Why do you see it here? Because I need it.

**Probability of an event**

Any subset $E$ of the sample space is known as **an event.**

That is, an event is a set consisting of possible outcomes of the experiment. If the outcome of the experiment is contained in , then we say that $E$ has occurred.

**Axioms of probability**

For each event $E$, we denote $P(E)$ as the probability of event $E$ occurring.

The probability that at least one of the elementary events in the sample space will occur is $1$.

Every probability value is between $0$ and $1$ included.

For any sequence of mutually exclusive events $E_{i}$ we have:

$P(i=1⋃n E_{i})=i=1∑n P(E_{i})$**Combinatorics**

**A permutation** is an arrangement of $k$ objects from a pool of $n$ objects, in a given order. The number of such arrangements is:

**A combination** is an arrangement of $k$ objects from a pool of $n$ objects, where the order does not matter. The number of such arrangements is:

We note that for $0≤k≤n$ *,* we have $P(n,r)≥C(n,r)$

**Conditional probabilities**

**Conditional probability** is the **probability** of one event occurring with some relationship to one or more other events.

**Independence.** Two events $A$ and $B$ are independent if and only if we have:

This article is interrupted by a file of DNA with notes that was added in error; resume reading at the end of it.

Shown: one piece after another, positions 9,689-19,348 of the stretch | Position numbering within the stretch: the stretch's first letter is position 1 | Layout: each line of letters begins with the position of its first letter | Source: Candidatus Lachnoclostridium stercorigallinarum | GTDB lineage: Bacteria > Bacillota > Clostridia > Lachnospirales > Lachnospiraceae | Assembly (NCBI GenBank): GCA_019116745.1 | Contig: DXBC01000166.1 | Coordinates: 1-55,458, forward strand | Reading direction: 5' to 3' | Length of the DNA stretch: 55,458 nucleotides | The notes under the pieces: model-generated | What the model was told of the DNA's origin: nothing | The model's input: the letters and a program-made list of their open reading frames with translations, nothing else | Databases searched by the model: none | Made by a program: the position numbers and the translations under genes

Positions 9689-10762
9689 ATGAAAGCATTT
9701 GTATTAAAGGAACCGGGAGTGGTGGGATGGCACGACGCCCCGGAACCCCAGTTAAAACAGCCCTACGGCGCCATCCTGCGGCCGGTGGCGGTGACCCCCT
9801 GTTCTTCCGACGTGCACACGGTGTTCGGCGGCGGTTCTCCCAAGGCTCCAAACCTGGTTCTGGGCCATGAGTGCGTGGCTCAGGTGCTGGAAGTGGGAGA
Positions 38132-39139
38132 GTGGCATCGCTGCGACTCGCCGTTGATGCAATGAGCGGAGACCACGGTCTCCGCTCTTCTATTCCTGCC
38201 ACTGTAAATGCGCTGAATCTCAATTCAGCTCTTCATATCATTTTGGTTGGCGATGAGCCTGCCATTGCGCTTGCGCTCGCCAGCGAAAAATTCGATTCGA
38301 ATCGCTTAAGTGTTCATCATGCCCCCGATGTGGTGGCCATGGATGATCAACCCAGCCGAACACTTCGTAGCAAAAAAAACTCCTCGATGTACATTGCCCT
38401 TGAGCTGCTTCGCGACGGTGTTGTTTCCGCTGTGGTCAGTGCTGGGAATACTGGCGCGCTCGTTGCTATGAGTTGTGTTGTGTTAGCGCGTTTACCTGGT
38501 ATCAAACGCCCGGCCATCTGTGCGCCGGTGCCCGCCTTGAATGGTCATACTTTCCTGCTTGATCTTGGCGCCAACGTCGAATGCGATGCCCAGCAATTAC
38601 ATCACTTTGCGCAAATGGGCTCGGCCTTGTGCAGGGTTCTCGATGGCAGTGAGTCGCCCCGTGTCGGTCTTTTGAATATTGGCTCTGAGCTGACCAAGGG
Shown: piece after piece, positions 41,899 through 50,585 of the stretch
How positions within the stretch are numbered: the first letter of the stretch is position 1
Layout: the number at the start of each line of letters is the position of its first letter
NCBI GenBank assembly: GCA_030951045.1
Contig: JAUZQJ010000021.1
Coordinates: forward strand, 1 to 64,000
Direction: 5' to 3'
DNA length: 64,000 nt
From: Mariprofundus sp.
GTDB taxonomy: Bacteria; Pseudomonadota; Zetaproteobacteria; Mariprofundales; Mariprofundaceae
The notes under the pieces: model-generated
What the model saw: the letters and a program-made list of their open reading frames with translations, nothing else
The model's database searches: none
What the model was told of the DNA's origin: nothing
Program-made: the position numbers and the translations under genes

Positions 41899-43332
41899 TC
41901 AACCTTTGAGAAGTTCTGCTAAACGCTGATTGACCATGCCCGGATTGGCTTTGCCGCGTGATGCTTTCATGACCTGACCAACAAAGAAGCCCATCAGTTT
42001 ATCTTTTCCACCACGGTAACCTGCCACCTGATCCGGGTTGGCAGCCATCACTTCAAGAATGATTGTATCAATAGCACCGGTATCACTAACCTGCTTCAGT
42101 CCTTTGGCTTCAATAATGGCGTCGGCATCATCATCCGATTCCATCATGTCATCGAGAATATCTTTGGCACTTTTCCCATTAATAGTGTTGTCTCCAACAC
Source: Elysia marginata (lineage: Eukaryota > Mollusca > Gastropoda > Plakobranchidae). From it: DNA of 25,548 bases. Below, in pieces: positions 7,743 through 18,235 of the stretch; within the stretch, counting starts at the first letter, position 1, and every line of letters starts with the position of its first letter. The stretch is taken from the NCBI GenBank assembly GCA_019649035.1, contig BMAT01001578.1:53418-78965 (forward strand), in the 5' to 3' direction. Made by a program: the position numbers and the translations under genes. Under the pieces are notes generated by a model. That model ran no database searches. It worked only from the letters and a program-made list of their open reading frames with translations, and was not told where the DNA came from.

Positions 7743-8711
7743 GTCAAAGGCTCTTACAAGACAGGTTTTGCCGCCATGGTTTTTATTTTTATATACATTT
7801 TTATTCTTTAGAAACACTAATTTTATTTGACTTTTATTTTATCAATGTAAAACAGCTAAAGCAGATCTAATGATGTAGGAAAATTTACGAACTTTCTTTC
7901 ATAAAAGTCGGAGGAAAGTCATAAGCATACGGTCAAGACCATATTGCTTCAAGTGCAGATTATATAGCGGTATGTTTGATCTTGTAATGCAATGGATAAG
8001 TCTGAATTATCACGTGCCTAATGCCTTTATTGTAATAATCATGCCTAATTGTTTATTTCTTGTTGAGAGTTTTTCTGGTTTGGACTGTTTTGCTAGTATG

**Law of total probability.** Given an event $A$, with known conditional probabilities given any of the $B_{i}$ events, each with a known probability itself, what is the total probability that $A$ will happen? The answer is

**Bayes’ rule.** For events $A$ and $B$ such that $P(B)>0$, we have

**Expectation and Moments of the Distribution**

The formulas will be explicitly detailed for the discrete **(D)** and continuous **(C)** cases.

**Expected value.** The expected value of a random variable, also known as the mean value or the first moment, is often noted $E[X]$ and is the value that we would obtain by averaging the results of the experiment infinitely many times.

**Variance.** The variance of a random variable, often noted $Var[X]$, is a measure of the spread of its distribution function.

**Some Inequalities**

**Markov’s inequality.** Let $X$ be a random variable and $a>0$, then

**Chebyshev’s inequality**. Let $X$ be a random variable with expected value $μ$, then